Start building a picture of who you could be studying with by taking a look at the profile of people that have studied this subject here in previous years.

UK / Non-UK
23% of students here are from outside the UK
Male / Female
67% of students are female
Full-time / Part-time
0% of students are part-time
Typical Ucas points
548 entry points typically achieved by students
2:1 or above
95% of students achieved a 2:1 or above
Drop-out rate
7% of students do not continue into the second year of their course
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What are graduates doing after six months?

Source: DLHE

Here’s what students are up after they graduate from studying this subject here. We’ve analysed the employment rate and salary figures so you can see at a glance whether they’re high, typical or low compared to graduates in this subject from other universities. Remember the numbers are only measured only six months after graduation and can be affected by the economic climate - the outlook may be different when you leave uni. What do graduate employment figures really tell you?

% employed or in further study 95% MED
Average graduate salary £23k HIGH
Graduates who are business, finance and related associate professionals

7%

Graduates who are business, research and administrative professionals

5%

Graduates who are teaching and educational professionals

14%

Employment prospects for graduates of this subject

Sources: DLHE & HECSU
Very few students opt to take this subject, which means there isn't a lot of information available on what graduates do when they finish - bear that in mind when you look at any stats. It's a good idea to find out more about typical employment outcomes by going to an open day and speaking to tutors.
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What do students think about this subject here?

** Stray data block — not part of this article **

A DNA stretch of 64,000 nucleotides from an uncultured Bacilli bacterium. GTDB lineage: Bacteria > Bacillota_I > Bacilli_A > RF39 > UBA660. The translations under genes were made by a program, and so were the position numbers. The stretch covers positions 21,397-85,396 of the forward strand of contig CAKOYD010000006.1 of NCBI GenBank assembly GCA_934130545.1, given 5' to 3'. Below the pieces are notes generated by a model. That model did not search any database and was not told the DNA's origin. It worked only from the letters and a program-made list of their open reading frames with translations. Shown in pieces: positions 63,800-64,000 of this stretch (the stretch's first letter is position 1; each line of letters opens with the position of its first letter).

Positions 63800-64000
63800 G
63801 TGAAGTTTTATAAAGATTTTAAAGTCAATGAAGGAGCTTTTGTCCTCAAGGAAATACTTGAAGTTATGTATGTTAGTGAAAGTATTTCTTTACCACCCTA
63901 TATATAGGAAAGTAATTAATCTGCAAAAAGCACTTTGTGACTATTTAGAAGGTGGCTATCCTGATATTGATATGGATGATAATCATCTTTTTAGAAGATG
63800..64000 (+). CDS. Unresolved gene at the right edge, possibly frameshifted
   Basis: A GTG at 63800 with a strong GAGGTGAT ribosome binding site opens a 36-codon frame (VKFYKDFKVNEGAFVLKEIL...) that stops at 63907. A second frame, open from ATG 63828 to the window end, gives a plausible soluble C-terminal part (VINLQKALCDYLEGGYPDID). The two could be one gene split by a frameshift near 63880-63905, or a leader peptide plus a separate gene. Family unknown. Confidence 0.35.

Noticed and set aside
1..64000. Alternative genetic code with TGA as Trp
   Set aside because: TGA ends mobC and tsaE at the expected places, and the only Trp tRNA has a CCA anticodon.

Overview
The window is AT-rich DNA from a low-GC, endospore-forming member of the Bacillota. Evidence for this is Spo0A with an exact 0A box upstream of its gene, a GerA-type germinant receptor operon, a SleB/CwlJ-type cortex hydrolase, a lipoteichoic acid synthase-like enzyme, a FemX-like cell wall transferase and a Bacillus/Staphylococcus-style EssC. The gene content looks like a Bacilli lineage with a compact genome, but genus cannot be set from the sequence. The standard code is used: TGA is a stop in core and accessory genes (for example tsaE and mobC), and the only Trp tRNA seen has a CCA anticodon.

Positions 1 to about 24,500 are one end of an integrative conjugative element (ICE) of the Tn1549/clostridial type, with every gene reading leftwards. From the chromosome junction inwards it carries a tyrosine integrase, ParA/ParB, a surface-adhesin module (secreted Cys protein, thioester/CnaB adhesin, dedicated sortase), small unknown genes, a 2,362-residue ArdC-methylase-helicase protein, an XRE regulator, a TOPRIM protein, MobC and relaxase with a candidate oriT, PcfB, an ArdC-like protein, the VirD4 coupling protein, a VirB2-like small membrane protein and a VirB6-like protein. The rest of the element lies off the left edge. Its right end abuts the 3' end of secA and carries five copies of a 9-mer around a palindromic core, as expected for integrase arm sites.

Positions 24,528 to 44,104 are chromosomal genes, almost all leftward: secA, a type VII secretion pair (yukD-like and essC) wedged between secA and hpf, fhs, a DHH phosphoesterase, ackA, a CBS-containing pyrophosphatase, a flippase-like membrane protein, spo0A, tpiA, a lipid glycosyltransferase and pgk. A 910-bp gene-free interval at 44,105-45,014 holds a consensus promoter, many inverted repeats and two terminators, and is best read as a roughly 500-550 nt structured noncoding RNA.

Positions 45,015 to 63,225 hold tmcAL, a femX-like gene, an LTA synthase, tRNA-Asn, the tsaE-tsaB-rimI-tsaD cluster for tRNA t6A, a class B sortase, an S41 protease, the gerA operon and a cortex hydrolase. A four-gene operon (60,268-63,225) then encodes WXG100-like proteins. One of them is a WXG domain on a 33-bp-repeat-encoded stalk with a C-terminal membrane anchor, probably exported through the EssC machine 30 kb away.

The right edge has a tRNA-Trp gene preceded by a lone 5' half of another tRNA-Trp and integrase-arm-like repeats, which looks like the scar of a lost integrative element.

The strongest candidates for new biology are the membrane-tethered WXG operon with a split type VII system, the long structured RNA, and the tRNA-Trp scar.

Source: NSS

Here's how satisfied past students were – useful to refer to when you’re narrowing down your options. Our student score makes comparisons easier, showing whether satisfaction is high, medium or low compared to other unis.

What do student satisfaction scores tell you?

Overall student satisfaction 82%
Student score 78% MED
Able to access IT resources

96%

Staff made the subject interesting

86%

Library resources are satisfactory

100%

Feedback on work has been helpful

75%

Feedback on work has been prompt

75%

Staff are good at explaining things

89%

Received sufficient advice and support

79%

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Who studies this subject?

Source: HESA

Start building a picture of who you could be studying with by taking a look at the profile of people that have studied this subject here in previous years.

UK / Non-UK
16% of students here are from outside the UK
Male / Female
48% of students are female
Full-time / Part-time
0% of students are part-time
Typical Ucas points
533 entry points typically achieved by students
2:1 or above
94% of students achieved a 2:1 or above
Drop-out rate
3% of students do not continue into the second year of their course
Icon ribbon

What are graduates doing after six months?

Source: DLHE

Here’s what students are up after they graduate from studying this subject here. We’ve analysed the employment rate and salary figures so you can see at a glance whether they’re high, typical or low compared to graduates in this subject from other universities. Remember the numbers are only measured only six months after graduation and can be affected by the economic climate - the outlook may be different when you leave uni. What do graduate employment figures really tell you?

% employed or in further study 96% MED
Average graduate salary £21k MED
Graduates who are artistic, literary and media occupations

9%

Graduates who are business, finance and related associate professionals

7%

Graduates who are business, research and administrative professionals

12%

Employment prospects for graduates of this subject

Sources: DLHE & HECSU
Most graduates studying a Russian and East European course studied Russian, and with Russia playing an important part in world business and politics, graduates are in demand. This is an elite group – fewer than 200 UK graduates got degrees in this subject in 2012, but they usually command some of the highest salaries of all language graduates. London was by far the most likely place for Russian graduates to work in the UK and naturally, a reasonable proportion went overseas. Postgraduate study (usually in law or languages) is also quite common – this is a growing area for the UK.